This article discusses the identity theft prevention program which mortgage loan originators (MLOs) and mortgage loan brokers (MLBs) are to implement under the federal Red Flags Rule.
Applications and credit reports for borrowers seeking mortgage funds are consistently received by:
- mortgage loan originators (MLOs) of consumer mortgages; and
- mortgage loan brokers (MLBs) of business mortgages.
This personal information is collected from applicants as a crucial part of arranging any mortgage. The information ensures that mortgage funds are disbursed to the correct person and actually secured by the subject property, all part of a mortgage lender’s risk management. Prudent processing of a mortgage origination requires a complete profile on the borrower and their ownership of the real estate which will be security for the mortgage debt.
However, identity theft poses a threat to the integrity of all mortgage originations.
As the first point of contact with a borrower, MLOs and MLBs are in perfect position to reduce these risks.
Federal regulations step in to reduce the risk
The Red Flags Rule was developed by the Federal Trade Commission (FTC) to mitigate identity theft risks borrowers of mortgages are exposed to when a mortgage is made or arranged by MLOs and MLBs.
Proprietary and corporate brokers who are MLO and MLB business operations need to implement written procedures and checklists for screening mortgage applications, referred to as an Identity Theft Prevention Program (ITPP). The procedures are required to help MLOs and MLBs adequately detect suspicious activity and indications of potential fraud, called “red flags,” in mortgage applications and other documents provided by an applicant. [15 United States Code §1681 et seq]
Implementation of written procedures for detecting suspicious activity requires the MLO or MLB business operation to:
- screen mortgage applications and related documents for typical signs of fraud and identity theft; and
- protect the personal information of applicants and, if servicing mortgages, current borrowers from identity theft.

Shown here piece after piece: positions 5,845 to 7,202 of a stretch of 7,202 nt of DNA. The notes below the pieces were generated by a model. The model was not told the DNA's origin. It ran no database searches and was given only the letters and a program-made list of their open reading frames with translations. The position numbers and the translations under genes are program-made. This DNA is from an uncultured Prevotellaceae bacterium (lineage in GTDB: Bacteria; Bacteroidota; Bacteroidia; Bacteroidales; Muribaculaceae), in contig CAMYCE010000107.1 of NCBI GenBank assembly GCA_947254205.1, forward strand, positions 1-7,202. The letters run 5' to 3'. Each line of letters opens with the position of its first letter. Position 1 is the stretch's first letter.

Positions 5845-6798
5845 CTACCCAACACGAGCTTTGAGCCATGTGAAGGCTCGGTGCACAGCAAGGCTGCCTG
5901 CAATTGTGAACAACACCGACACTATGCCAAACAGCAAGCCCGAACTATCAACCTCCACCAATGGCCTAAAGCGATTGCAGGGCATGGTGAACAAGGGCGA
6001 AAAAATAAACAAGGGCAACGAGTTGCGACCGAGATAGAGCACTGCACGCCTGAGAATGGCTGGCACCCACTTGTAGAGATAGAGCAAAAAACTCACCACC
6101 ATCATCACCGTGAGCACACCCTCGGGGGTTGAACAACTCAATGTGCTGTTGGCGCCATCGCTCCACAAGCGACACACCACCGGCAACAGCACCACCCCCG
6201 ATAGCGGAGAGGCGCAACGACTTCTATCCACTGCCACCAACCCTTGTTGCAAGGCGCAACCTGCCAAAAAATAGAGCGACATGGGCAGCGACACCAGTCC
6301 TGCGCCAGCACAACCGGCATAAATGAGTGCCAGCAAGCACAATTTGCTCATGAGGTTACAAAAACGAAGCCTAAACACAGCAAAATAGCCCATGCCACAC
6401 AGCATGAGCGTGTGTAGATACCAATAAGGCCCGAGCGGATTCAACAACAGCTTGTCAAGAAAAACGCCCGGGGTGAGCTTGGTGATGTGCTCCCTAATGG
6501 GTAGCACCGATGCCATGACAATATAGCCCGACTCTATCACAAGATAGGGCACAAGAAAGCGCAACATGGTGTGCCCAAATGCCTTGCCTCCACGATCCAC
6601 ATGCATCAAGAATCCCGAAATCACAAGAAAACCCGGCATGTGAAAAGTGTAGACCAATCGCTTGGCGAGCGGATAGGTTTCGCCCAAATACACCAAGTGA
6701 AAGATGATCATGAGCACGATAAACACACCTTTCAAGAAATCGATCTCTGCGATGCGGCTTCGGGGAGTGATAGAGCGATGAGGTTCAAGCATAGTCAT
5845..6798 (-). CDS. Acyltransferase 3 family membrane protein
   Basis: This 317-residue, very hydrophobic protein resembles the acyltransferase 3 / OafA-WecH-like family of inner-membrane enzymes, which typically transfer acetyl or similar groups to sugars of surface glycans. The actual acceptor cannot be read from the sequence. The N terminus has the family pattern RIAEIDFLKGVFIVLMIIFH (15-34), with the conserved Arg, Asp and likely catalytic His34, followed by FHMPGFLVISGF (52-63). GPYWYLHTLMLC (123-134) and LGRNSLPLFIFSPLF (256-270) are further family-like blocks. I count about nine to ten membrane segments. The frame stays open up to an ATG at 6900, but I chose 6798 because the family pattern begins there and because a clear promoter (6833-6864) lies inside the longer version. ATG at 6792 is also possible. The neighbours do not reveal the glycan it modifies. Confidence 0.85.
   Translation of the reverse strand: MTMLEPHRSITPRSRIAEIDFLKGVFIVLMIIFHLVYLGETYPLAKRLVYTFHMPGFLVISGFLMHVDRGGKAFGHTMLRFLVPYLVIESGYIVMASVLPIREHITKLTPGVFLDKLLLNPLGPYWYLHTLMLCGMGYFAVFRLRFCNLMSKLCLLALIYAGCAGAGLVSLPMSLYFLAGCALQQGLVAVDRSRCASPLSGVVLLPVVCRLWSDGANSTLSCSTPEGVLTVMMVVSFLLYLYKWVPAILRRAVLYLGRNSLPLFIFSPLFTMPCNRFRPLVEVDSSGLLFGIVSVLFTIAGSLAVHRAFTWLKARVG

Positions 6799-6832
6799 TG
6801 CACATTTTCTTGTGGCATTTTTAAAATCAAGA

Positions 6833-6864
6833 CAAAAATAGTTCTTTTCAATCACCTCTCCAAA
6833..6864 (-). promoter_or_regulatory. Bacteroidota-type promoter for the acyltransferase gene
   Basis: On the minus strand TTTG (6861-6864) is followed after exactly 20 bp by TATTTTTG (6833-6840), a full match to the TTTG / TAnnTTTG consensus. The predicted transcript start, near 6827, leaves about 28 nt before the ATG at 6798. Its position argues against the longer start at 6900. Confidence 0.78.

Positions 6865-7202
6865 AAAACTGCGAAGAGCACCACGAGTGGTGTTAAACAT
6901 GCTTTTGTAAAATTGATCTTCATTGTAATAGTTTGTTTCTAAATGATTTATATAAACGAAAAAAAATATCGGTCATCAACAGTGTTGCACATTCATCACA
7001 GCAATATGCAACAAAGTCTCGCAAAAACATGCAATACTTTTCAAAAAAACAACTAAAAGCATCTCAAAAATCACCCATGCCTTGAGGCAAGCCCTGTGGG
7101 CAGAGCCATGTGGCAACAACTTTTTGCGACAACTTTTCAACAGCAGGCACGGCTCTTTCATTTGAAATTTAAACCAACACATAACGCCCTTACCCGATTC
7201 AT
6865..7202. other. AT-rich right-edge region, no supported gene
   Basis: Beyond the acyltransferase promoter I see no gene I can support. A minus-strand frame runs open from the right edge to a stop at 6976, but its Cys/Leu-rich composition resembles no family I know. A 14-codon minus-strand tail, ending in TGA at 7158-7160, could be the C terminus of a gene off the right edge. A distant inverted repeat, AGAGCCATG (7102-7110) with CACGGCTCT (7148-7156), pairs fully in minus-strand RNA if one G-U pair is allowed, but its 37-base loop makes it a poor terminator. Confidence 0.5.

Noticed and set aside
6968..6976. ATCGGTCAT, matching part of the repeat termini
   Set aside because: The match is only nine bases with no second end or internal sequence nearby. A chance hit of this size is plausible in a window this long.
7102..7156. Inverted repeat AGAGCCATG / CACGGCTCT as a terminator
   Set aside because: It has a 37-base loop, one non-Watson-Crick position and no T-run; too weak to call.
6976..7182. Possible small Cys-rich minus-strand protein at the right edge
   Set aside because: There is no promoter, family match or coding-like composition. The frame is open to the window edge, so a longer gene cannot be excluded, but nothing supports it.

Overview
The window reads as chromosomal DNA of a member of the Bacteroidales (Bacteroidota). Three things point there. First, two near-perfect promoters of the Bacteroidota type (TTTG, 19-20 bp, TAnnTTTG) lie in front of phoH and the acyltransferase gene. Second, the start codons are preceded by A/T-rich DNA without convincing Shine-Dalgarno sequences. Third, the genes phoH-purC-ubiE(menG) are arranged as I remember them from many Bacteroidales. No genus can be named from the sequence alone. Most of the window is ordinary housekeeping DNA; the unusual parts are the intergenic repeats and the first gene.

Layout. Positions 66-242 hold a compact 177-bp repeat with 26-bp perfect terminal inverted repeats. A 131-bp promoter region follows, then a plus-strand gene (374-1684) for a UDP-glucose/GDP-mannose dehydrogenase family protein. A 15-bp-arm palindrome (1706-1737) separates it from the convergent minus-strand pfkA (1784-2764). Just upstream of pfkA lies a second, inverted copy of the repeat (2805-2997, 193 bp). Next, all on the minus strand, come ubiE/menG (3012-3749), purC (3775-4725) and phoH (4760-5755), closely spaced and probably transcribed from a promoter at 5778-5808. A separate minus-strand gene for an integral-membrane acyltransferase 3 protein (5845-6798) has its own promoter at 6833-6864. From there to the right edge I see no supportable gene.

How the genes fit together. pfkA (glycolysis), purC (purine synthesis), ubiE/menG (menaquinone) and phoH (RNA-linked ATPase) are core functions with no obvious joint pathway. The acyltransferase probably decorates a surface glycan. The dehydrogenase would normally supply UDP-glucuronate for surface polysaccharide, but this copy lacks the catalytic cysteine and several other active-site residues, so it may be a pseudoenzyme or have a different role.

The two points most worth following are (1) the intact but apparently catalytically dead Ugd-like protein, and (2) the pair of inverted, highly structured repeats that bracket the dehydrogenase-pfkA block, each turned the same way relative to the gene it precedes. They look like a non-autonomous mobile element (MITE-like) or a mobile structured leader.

Applying the rule to MLO and MLB businesses
MLOs and MLBs are subject to the Red Flags Rule when, in their course of making or arranging mortgages, they also:
- obtain or review credit reports relating to any type of mortgage origination;
- provide information to credit reporting agencies; or
- advance mortgage funds themselves — whether from their own funds or under a warehouse line of credit — or on behalf of a lender. [15 USC §1681m(e)(4)]
The rule initially targets MLOs who make, arrange or service mortgages which fund primarily personal, family or household purposes, called consumer mortgages. However, MLBs making or arranging business mortgages are also required to create procedures to prevent fraud when the mortgages they make present a reasonably foreseeable risk of identity theft, such as those that may result from data accessible by telephone or the internet. [16 CFR §681.1(b)(3)]
Nonetheless, as good business practice and risk management, all MLBs are advised to implement procedures for reviewing mortgage applications and detecting suspicious activity, regardless of the level of risk they determine exists.
In addition to following their own written procedures, MLOs and MLBs acting as service providers for a lender also need to follow any procedures imposed by the lender as part of its security requirements for detecting mortgage fraud. [16 CFR §681, Appendix A(VI)(c)]
Further, all MLBs and MLOs are uniformly required to have policies for verifying a borrower’s identity upon receiving an address discrepancy notice from a credit reporting agency. [16 CFR §641.1]
Written procedure basics
Simply put: compliance with the Red Flags Rule requires the development of specific procedures by MLOs/MLBs for their critical review of mortgage applications and documents to detect activity that may indicate fraud or identity theft. Thus, individual MLO and MLB agents need to be familiar with their company’s written program and understand how to recognize risk factors.